14 November 2012

Ghana: AG Halts Trial of Amoabeng

The Attorney General (AG) Department yesterday ordered the suspension of the on-going prosecution of the Chief Executive Officer of UT Bank, Prince Kofi Amoabeng, who is alleged to have secretly released title documents covering a building owned by one Naa Otuah Swayne to another person, without the owner's consent.

According to the counsel for Amoabeng, Mr. Addo Attua, the AG had sent a letter to the Director of the Criminal Investigative Department (CID), ordering the suspension of the case.

However, the court, presided over by Mrs. Naa Adoley Azu went ahead with the case, indicating that the said letter was not addressed to the court, but the Director of CID.

The Prosecutor, DSP Aidan Dery, also stressed the fact that since he had not received any directive from his superior about the case, he was not in the position to suspend the proceedings.

Mr. Prince Amoabeng, who appeared before the court for the first time yesterday, since the commencement of the case on July 30, this year, after a bench warrant had been issued for his arrest, pleaded not guilty to the charge of Fraud under section 143 of Act 29/60. He was, however, admitted to bail in the sum of GH¢300,000 with two sureties.

The accused person is alleged to have acted together with John Aidoo, a lawyer, who purportedly gave the said document to one Alexander Adjei to use as a mortgage to secure a loan facility of GH¢1,279,000 from the Home Finance Company (HFC) bank.

Aidoo, who is also a solicitor secretary for the State Housing Company, had also pleaded not guilty to the charge of abetment of crime and has been admitted to bail in the sum of GH¢300,000 with two sureties. Both are expected to re-appear before the court on December 11, 2012.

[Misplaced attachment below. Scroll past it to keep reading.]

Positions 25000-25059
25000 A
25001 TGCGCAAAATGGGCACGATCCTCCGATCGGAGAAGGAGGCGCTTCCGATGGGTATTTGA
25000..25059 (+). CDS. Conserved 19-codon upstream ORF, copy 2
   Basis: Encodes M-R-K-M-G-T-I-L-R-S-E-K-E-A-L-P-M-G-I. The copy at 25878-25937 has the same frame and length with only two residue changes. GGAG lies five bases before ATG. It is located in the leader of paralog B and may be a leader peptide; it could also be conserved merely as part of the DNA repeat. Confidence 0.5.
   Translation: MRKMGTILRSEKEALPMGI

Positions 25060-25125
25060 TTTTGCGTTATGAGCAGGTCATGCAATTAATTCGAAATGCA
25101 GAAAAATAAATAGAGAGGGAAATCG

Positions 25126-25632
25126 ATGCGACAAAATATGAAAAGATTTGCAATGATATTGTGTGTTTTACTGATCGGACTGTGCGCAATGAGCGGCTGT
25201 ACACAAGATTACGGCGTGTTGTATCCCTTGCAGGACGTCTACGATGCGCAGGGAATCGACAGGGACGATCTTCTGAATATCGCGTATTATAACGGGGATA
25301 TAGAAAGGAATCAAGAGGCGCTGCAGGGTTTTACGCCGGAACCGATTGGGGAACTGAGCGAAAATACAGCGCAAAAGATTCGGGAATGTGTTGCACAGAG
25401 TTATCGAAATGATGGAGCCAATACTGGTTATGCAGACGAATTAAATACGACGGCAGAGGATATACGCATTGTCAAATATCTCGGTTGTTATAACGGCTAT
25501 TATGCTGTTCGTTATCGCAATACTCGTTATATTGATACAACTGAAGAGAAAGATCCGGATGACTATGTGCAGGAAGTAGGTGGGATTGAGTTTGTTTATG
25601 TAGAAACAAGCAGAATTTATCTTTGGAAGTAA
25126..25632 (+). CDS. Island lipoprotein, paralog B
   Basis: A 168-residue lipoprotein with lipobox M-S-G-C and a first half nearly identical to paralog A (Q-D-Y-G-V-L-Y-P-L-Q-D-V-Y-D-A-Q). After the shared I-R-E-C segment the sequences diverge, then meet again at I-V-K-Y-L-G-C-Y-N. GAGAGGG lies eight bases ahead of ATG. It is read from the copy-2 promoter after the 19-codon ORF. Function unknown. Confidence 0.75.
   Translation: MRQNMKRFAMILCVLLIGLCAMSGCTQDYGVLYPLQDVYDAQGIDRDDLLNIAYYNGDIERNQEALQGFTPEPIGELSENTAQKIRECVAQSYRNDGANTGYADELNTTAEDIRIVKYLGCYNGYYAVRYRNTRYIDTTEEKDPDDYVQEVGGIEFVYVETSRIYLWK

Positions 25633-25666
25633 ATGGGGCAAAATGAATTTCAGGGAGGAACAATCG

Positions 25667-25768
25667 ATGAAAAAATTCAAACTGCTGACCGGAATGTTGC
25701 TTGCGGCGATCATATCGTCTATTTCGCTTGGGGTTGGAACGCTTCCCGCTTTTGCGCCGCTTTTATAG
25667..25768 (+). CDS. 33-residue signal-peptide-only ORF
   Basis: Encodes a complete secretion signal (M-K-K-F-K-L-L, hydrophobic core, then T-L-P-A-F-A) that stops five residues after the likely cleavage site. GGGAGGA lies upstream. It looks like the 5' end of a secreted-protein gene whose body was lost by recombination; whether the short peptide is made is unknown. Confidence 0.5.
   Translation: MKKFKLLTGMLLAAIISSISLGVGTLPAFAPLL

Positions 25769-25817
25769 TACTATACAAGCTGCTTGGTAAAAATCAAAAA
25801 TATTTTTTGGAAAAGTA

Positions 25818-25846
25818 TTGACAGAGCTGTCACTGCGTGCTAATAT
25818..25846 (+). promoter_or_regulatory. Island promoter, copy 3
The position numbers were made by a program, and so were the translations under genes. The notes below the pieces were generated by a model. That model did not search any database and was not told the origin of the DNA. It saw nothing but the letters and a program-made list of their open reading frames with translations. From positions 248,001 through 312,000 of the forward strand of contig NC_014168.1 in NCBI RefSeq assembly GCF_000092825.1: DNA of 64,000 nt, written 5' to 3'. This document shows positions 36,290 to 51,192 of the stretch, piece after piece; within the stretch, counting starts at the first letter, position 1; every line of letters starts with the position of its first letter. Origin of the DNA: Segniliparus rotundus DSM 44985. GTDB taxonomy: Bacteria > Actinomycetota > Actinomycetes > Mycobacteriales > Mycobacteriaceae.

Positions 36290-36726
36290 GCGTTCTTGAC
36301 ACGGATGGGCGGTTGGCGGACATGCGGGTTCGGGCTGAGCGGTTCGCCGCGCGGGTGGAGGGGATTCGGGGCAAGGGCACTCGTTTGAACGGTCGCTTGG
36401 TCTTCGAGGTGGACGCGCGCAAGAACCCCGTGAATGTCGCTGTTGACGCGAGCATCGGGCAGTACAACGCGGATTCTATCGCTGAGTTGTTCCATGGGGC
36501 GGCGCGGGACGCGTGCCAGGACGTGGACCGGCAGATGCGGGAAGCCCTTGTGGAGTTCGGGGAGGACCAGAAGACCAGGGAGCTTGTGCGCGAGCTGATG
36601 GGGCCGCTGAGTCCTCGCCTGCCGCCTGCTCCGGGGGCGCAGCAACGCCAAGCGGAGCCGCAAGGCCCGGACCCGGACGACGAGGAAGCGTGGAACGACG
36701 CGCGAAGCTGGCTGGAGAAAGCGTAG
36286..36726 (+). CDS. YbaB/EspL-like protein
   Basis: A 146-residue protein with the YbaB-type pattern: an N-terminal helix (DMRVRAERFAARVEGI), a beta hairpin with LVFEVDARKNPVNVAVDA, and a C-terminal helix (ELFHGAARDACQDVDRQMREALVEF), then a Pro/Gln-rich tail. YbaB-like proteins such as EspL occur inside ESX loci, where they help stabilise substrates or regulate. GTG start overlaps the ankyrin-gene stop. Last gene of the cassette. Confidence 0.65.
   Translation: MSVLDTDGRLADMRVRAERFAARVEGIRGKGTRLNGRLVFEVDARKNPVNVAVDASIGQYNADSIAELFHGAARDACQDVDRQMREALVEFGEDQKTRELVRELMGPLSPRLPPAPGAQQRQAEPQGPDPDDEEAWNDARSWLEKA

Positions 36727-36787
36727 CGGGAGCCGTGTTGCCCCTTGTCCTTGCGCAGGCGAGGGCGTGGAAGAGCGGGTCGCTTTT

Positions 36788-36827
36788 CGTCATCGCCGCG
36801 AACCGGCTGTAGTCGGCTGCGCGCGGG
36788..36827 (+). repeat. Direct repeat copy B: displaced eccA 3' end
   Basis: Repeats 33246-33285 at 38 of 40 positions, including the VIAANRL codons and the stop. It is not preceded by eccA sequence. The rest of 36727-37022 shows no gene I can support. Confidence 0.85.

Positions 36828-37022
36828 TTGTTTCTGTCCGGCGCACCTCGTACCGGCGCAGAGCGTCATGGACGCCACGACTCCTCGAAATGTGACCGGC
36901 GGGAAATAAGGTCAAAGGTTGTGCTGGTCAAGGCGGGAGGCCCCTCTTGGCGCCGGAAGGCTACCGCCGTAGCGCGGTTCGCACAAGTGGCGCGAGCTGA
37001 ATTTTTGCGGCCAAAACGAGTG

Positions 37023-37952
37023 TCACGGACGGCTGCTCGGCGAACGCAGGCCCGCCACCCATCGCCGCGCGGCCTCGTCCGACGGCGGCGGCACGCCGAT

DSP Dery, presenting the fact of the case before the court stated that in October 2005, the complainant decided to sell her house at Number 23 Ringway Estate in Accra, and entered into a sale and purchase agreement with the late Alexander Adjei.

The prosecution said the complainant and Adjei agreed on $280,000 as the purchase price, which was to be paid in three installments; in October, November and December 2005.

On October 14, 2005, Adjei paid $100,000 as agreed, but failed to pay for the remaining amount, the prosecutor noted, adding that the complainant, being the vendor, was due to travel to UK, so she borrowed GH¢ 25,000 from UT Financial Services and used the title deed of her house as collateral.

DSP Dery said the complainant, therefore, prepared and signed a deed of assignment conditionally, in respect of sale transaction with the understanding that the final transaction will be witnessed by her lawyer, one Martin Nwousu, and handed over to the buyer, upon full payment of the purchase price.

According to the prosecutor, on May 22, 2006, Adjei, now deceased, used the complainant's title deed, which was at all times in the custody of Mr. Amoabeng to obtain a loan facility from HFC Bank.

According to him, on September 27, 2007, Kofi Amoabeng, without recourse to the complainant, wrote a letter to State Housing Company informing them that Adjei had purchased the complainant's house and requested them to issue their consent to assign the property to Adjei.

John Aidoo, having records that the complainant owned the property in question, signed a letter of consent and gave consent to mortgage the property on July 23, 2009, an act which he (Aidoo) had no capacity to do so, the prosecutor indicated.

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